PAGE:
Jonah 1 was narrative, and so was verse 1 of Jonah 2. But then it switches to poetry.
If you’re like me, you’ve skipped over a lot of poems and genealogies in your Bible readings over the years. Party foul! I am still learning how to read biblical poetry.
How do we read poetry in our Bibles?


If I say, “Jake Cederwall is a beast. Just look at him!” That’s a metaphor. If you met him, you wouldn’t say, “Chris you liar! I met him and he is in fact not a beast! He is but a man.”
In the same way, poetry is less about fact and more about communicating emotion through metaphor and imagery.
When Jonah says I was in Sheol…the weeds wrapped around my head…I’m at the roots of the mountains…those are images meant to communicate something important.


Tim Mackie from the Bible Project talks a lot about hyperlinks. When you go to a website, there are blue links on a webpage that if you click will take you to another place on the site.
In the same way, the Bible is linked together by key words and images, especially those found in poetry. One great way to use links in your Bible is through a concordance.
Poems are linked together in the OT through imagery, AND they tend to happen at key moments of God’s deliverance.
Kind of like something happens in a musical and then all the characters break out in song.
This prayer in Jonah 2 is very much in line with other poems in the Old Testament.
Let’s look at two examples.
Look at the similar wording to Exodus 15, or this one in 2 Sam.
The first is in 2 Samuel 22, when God saved David from the monstrous Saul.
2 Samuel 22:4–7 ESV
4 I call upon the Lord, who is worthy to be praised, and I am saved from my enemies. 5 “For the waves of death encompassed me, the torrents of destruction assailed me; 6 the cords of Sheol entangled me; the snares of death confronted me. 7 “In my distress I called upon the Lord; to my God I called. From his temple he heard my voice, and my cry came to his ears.
Notice the similarities with Jonah 2. Waves, Sheol, distress, temple...
Or this one in Exodus 15:1-5, when God saved Israel from being swallowed up by Egypt.
Exodus 15:1–5 ESV
1 Then Moses and the people of Israel sang this song to the Lord, saying, “I will sing to the Lord, for he has triumphed gloriously; the horse and his rider he has thrown into the sea. 2 The Lord is my strength and my song, and he has become my salvation; this is my God, and I will praise him, my father’s God, and I will exalt him. 3 The Lord is a man of war; the Lord is his name. 4 “Pharaoh’s chariots and his host he cast into the sea, and his chosen officers were sunk in the Red Sea. 5 The floods covered them; they went down into the depths like a stone.
Notice the similar imagery…the deep (which is the same word used to describe creation when the Spirit hovered over the deep)…Pharoah sinks down into the Red Sea which in Hebrew is the Sea of Reeds (what’s wrapped around Jonah’s head? Reeds).
There are so many hyperlinks in Jonah 2. You can also see connections with Psalm 3, 31, 42, 69, 88, 124.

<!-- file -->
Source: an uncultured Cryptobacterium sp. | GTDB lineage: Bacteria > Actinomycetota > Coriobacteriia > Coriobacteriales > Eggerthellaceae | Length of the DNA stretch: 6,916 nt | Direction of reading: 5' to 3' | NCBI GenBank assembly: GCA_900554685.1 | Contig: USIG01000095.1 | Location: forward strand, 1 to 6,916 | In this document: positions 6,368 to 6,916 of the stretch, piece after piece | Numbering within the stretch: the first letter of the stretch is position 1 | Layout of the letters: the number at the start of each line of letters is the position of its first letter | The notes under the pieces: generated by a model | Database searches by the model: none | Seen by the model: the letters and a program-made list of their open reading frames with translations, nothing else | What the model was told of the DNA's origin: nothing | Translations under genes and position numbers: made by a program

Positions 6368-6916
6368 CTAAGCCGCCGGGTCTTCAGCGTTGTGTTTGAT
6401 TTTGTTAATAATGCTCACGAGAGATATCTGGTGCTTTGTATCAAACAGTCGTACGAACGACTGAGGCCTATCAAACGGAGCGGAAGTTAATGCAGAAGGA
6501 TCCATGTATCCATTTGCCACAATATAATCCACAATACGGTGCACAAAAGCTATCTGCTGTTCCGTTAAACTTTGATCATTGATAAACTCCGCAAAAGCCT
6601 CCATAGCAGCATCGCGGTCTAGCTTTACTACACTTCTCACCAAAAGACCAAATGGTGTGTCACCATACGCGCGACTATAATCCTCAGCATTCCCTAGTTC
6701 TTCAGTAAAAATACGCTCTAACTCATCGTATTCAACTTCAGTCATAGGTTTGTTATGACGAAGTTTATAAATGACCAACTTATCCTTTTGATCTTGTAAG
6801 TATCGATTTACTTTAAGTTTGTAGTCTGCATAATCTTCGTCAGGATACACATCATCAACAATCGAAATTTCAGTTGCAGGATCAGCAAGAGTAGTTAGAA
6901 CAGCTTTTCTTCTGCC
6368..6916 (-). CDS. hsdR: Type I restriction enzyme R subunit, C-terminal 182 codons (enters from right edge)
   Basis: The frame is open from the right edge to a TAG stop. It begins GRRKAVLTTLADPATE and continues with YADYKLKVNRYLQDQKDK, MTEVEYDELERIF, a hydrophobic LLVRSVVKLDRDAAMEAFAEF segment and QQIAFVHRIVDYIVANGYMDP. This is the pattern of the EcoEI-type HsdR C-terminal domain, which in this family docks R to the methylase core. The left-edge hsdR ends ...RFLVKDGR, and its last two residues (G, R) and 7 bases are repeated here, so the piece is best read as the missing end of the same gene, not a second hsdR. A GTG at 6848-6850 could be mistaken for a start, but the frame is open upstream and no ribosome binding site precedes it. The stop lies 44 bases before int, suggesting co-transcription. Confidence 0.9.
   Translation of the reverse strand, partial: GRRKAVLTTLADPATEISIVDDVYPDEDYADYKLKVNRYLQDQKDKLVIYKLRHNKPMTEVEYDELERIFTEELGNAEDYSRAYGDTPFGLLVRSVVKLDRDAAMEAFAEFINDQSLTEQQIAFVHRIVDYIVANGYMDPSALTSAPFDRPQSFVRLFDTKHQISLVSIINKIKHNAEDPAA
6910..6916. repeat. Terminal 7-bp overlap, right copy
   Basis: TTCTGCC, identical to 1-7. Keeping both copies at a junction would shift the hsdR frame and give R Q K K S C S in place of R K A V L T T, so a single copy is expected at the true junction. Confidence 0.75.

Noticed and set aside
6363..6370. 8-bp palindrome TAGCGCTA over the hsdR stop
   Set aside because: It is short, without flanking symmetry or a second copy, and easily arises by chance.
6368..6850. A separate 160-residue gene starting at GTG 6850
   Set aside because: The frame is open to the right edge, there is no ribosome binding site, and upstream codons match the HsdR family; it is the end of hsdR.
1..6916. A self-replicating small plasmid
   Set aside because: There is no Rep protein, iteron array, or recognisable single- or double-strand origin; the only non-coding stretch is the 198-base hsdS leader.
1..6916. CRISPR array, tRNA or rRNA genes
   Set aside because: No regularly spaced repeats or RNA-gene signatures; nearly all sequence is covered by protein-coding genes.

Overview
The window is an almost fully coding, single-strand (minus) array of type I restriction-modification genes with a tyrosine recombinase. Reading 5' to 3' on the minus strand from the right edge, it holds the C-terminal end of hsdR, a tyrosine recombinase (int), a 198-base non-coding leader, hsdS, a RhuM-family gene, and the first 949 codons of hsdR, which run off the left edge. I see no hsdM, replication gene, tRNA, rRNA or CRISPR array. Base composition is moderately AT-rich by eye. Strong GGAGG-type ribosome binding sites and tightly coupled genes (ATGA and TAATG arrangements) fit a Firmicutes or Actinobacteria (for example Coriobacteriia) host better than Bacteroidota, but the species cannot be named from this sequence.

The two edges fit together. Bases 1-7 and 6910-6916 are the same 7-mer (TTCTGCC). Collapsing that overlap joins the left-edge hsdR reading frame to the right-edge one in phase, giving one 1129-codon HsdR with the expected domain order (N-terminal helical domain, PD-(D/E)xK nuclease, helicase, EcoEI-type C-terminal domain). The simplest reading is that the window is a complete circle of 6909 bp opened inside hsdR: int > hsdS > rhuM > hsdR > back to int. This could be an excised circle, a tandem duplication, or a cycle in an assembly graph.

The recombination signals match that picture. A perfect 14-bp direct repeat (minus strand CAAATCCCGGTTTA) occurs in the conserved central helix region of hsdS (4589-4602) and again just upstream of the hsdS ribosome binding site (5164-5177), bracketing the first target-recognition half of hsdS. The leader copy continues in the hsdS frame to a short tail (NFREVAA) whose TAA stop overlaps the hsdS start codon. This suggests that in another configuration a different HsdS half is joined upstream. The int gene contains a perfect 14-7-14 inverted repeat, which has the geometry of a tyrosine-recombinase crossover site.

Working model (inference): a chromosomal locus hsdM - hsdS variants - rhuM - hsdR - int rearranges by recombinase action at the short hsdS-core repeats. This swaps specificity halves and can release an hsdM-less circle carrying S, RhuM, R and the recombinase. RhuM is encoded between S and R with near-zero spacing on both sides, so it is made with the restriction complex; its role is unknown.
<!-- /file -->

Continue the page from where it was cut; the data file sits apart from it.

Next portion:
And what we’re supposed to do as readers is stare at these poems and say, “Okay, how are they alike and how are they different?”
Like when you’re trying to buy a watermelon...”Which one should I pick? Where’s the yellow spot?”
Jonah 2 is like when God saved David from Saul. David hid in caves, in the deep, God saved him from death, just like God will save Jonah from death.
Jonah 2 is different than the Exodus. Who goes under the sea in the Exodus story, Israel or Egypt? Who goes under in Jonah? The Israelite.
So we see a poem in Jonah 2 and our radar goes up and we say, “Okay, how does this connect with other stories in my Bible?”
The point is not, RIGHT AFTER Jonah was swallowed, the next thing he did was pray. The point is, this story about Jonah being swallowed by a fish is a lot like other stories where the people of God looked dead in the water, but God was going to move.

Jonah’s Ascent

Jonah 2:6–9 (ESV)
yet you brought up my life from the pit,
O Lord my God.
7 When my life was fainting away,
I remembered the Lord,
and my prayer came to you,
into your holy temple.
8 Those who pay regard to vain idols
forsake their hope of steadfast love.
9 But I with the voice of thanksgiving
will sacrifice to you;
what I have vowed I will pay.
Salvation belongs to the Lord!”
Again, tons of imagery. Connections with Psalm 3, 16, 31, 50, 102.
Here’s my question: How can Jonah pray this before he gets out of the fish?
One option is, he’s banking on the fact that he is God’s chosen one. O Lord, MY God, he prays. God will not forget him, even when he’s beyond hopeless.
Because Jonah knows he is in the family of God, he knows that ultimately death will have to spit him out before it can take him away from God.
It seems like he’s right. Because we read in Jonah 2:10
Jonah 2:10 ESV
10 And the Lord spoke to the fish, and it vomited Jonah out upon the dry land.

Sometimes God allows us to die to show only he can give us life.

“Jonah is not delivered from the worst that could happen. His redemption comes on the other side of the worst, so that we may know that there is no worst from which the LORD cannot deliver us.” - Cary
Think about how this connects with other poems we read.
David was pinned down, on the run, out manned, trapped against an angry and vengeful Saul. And God saved David, and we now have dozens of Psalms from David about God’s deliverance.
The Israelites were trapped against the Red Sea. You remember the story? Pharoah let them go, but now they’re backed up against the Red Sea. And they say
Exodus 14:10–12 ESV
10 When Pharaoh drew near, the people of Israel lifted up their eyes, and behold, the Egyptians were marching after them, and they feared greatly. And the people of Israel cried out to the Lord. 11 They said to Moses, “Is it because there are no graves in Egypt that you have taken us away to die in the wilderness? What have you done to us in bringing us out of Egypt? 12 Is not this what we said to you in Egypt: ‘Leave us alone that we may serve the Egyptians’? For it would have been better for us to serve the Egyptians than to die in the wilderness.”
But what does God do? He saves them.
God seemed to give up on his people entirely when they were sent into exile to Babylon. Countries don’t come back from exile. Jerusalem, destroyed. The temple, gone. The king, dethroned. Modes of worship, over. God…absent. And yet…70 years later, God brings his people back to Jerusalem, as if the great fish spit them back out onto dry land.